The Role of Matched Controls in Building an Evidence Base for Hospital-Avoidance Schemes: A Retrospective Evaluation
Article first published online: 6 JAN 2012
© Health Research and Educational Trust
Health Services Research
Volume 47, Issue 4, pages 1679–1698, August 2012
How to Cite
Steventon, A., Bardsley, M., Billings, J., Georghiou, T. and Lewis, G. H. (2012), The Role of Matched Controls in Building an Evidence Base for Hospital-Avoidance Schemes: A Retrospective Evaluation. Health Services Research, 47: 1679–1698. doi: 10.1111/j.1475-6773.2011.01367.x
- Issue published online: 5 JUL 2012
- Article first published online: 6 JAN 2012
- Department of Health in England
- Program evaluation;
- administrative data uses;
- evaluation design and research;
- observational data/quasi-experiments
To test whether two hospital-avoidance interventions altered rates of hospital use: “intermediate care” and “integrated care teams.”
Data Sources/Study Setting
Linked administrative data for England covering the period 2004 to 2009.
This study was commissioned after the interventions had been in place for several years. We developed a method based on retrospective analysis of person-level data comparing health care use of participants with that of prognostically matched controls.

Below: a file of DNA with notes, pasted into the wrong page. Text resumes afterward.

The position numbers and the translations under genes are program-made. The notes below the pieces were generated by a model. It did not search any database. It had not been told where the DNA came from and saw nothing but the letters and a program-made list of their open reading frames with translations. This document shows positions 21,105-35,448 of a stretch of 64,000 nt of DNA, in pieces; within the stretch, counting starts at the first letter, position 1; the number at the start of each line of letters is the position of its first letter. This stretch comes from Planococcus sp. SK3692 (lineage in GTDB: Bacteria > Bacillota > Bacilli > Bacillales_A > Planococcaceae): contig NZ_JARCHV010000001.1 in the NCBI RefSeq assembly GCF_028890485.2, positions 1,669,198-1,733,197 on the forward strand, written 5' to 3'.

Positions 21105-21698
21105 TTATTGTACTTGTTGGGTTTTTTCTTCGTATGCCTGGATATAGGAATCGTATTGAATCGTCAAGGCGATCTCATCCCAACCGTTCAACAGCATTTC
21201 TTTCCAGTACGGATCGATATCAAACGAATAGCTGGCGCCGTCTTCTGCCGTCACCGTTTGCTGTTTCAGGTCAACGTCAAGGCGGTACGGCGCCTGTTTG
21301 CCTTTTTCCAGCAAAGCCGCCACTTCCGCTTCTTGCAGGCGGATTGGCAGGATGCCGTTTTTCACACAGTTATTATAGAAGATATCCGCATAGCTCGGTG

Data Collection/Extraction Methods
Individuals were linked to administrative datasets through a trusted intermediary and a unique patient identifier.
Participants who received the intermediate care intervention showed higher rates of unscheduled hospital admission than matched controls, whereas recipients of the integrated care team intervention showed no difference. Both intervention groups showed higher rates of mortality than did their matched controls.
These are potentially powerful techniques for assessing impacts on hospital activity. Neither intervention reduced admission rates. Although our analysis of hospital utilization controlled for a wide range of observable characteristics, the difference in mortality rates suggests that some residual confounding is likely. Evaluation is constrained when performed retrospectively, and careful interpretation is needed.